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Apigenin (4',5,7-trihydroxyflavone, 21), a plant flavone found in many fruits and vegetables, has exhibited anti-tumor activity in numerous in vitro and in vivo models and is considered a chemopreventive agent for cancer [8895]. Apigenin (100 μM, 21) inhibited both hypoxia (5% O2)-induced and transition metal (CoCl2)-induced HIF-1α protein in Hep3B cells [96]. This study suggested that 21 may destabilize HIF-1α protein by disrupting the interaction between HIF-1α protein and hsp90. A separate study demonstrated that 21 decreased HIF-1α mRNA levels and promoted the degradation of HIF-1α protein in human ovarian carcinoma A2780/CP70 and OVCAR-3 cells, independent of the oxygen status [97]. The HIF-1 inhibitory effect exerted by 21 is most likely mediated by multiple pathways. In addition to the PI3K/AKT/p70S6K1, hsp90, and HDM2 [human ortholog of Mdm2 (mouse double minute 2 homolog)]/p53 pathways discussed in these two related HIF-1 studies, apigenin (21) has been reported to affect other pathways/cellular targets that range from nuclear factor-κ B (NFκ B) to human epidermal growth factor receptor 2 (HER2/neu) at comparable or lower concentrations [8895].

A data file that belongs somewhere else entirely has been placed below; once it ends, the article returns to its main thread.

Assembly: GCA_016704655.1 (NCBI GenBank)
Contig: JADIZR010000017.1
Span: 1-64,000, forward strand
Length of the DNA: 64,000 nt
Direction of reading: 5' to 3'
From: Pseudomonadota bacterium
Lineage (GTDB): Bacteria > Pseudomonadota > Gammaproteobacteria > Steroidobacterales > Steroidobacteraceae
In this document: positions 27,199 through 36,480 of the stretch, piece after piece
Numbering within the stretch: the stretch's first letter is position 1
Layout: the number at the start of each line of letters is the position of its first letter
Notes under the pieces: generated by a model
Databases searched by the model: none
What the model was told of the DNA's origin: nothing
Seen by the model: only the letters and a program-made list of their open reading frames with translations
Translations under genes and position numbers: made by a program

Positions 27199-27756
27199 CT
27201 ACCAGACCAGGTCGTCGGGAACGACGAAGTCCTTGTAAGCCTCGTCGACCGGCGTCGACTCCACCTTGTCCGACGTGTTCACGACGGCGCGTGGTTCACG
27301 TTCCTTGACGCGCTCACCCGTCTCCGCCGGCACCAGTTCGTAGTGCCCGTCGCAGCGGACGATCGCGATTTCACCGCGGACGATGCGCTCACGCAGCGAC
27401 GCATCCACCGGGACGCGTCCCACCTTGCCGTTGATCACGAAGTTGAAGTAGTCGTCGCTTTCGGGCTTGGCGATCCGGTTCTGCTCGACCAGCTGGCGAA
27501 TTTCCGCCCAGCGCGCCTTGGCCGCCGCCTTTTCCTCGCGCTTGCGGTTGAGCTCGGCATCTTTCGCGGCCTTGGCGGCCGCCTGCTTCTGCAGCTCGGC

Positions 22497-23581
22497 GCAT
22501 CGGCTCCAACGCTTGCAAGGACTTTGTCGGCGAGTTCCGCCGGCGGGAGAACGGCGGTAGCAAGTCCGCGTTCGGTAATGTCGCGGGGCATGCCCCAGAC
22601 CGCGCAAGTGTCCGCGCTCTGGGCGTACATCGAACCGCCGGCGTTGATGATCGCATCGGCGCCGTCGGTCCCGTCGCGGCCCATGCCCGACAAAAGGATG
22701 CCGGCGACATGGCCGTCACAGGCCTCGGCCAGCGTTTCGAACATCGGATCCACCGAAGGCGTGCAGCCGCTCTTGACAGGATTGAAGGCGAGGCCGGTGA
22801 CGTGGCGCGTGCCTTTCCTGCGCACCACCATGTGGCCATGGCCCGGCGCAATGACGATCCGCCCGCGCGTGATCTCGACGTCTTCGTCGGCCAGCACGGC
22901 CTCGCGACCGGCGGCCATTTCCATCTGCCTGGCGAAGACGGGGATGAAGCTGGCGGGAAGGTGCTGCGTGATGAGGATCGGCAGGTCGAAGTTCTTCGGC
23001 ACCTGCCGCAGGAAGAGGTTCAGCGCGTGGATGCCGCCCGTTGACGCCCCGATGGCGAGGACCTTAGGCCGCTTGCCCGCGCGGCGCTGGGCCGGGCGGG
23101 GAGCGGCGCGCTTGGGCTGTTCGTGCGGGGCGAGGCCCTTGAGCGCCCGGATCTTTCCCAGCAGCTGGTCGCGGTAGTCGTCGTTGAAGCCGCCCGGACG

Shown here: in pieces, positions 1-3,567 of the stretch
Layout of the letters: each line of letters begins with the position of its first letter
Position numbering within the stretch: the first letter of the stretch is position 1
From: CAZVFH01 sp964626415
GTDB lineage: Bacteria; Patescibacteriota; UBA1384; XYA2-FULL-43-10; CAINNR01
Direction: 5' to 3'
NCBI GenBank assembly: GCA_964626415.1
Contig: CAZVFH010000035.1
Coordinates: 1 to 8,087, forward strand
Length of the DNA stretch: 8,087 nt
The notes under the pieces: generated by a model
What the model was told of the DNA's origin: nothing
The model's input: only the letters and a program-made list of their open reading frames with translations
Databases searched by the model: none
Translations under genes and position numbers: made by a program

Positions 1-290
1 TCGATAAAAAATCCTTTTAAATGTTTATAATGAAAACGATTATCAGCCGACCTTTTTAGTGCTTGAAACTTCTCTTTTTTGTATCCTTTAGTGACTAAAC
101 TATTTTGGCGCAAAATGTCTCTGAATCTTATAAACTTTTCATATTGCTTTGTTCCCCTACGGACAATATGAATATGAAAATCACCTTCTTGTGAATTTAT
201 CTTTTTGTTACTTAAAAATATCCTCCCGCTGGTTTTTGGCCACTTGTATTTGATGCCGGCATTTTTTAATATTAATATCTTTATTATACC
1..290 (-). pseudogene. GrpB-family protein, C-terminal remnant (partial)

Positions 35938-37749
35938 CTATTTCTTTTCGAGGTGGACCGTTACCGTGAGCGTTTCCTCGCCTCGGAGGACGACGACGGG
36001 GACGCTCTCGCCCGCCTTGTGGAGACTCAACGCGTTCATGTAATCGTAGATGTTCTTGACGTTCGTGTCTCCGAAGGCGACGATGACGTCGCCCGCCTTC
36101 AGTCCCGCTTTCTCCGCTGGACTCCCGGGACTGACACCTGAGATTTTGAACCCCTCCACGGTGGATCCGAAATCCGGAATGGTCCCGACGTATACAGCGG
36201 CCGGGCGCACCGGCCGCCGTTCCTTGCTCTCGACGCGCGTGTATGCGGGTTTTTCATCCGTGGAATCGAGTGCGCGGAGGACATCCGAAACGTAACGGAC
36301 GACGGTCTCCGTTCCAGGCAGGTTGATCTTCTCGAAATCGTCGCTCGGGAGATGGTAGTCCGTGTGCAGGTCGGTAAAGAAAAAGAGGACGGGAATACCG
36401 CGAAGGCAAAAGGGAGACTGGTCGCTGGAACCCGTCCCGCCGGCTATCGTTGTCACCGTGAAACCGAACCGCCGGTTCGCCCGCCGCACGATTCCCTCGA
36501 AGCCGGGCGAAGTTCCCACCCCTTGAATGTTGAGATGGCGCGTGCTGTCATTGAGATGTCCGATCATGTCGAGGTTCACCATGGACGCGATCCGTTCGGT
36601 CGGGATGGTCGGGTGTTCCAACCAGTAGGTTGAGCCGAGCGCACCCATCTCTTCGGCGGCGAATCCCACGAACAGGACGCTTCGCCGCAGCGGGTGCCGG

Resveratrol (trans-3,4,5'-trihydroxystilbene, 22) is a phytoalexin, plant metabolite produced in response to environmental stress such as fungal infection and injury. Resveratrol (22) has been found in various types of plants that range from grapes to peanuts [98100]. The discovery that resveratrol inhibits a diverse set of cellular targets that are associated with the initiation, promotion, and progression of carcinogenesis [98] has sparked a tremendous amount of research on the potential of resveratrol as a cancer chemopreventive agent [99,100]. Resveratrol (22) was shown to inhibit basal, insulin-, and insulin-like growth factor 1 (IGF1)-induced expression of HIF-1α protein in A2780/CP70 and OVCAR-3 cells (IC50 values 20 to 30 μM) [101]. Resveratrol (22) inhibits HIF-1α protein expression by at least two mechanisms: inhibit HIF-1α protein synthesis and facilitate proteasome-mediated HIF-1α protein degradation [101]. In most of the experimental systems, 22 exerts its potential anti-tumor activities at the concentrations that range from 10 to 100 μM [99,100]. However, these concentrations (including the concentration required to inhibit HIF-1) are far beyond what is biologically available from food consumption [99]. It would be of considerable interest to investigate if any of the metabolites formed from resveratrol (22) can inhibit the activation of HIF-1 or its downstream targets at biologically relevant concentrations.